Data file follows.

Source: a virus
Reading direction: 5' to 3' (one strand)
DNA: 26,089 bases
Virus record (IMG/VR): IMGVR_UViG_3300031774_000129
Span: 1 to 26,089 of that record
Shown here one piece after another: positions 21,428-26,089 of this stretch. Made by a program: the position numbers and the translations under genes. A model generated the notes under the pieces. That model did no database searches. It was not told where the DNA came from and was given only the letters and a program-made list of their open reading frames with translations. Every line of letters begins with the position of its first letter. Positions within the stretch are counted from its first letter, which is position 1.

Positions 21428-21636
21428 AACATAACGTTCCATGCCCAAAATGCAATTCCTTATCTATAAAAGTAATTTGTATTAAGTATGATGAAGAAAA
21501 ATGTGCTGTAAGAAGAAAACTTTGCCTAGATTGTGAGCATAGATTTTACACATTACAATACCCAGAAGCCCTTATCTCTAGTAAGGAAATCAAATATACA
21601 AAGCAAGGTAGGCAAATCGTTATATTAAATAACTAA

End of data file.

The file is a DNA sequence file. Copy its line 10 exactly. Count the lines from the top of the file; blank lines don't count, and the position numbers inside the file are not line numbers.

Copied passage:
21601 AAGCAAGGTAGGCAAATCGTTATATTAAATAACTAA